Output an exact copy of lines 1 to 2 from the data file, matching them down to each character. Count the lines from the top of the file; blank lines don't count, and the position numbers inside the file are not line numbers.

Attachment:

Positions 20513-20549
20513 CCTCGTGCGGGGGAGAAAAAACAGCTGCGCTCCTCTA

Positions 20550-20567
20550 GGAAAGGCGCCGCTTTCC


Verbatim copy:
Positions 20513-20549
20513 CCTCGTGCGGGGGAGAAAAAACAGCTGCGCTCCTCTA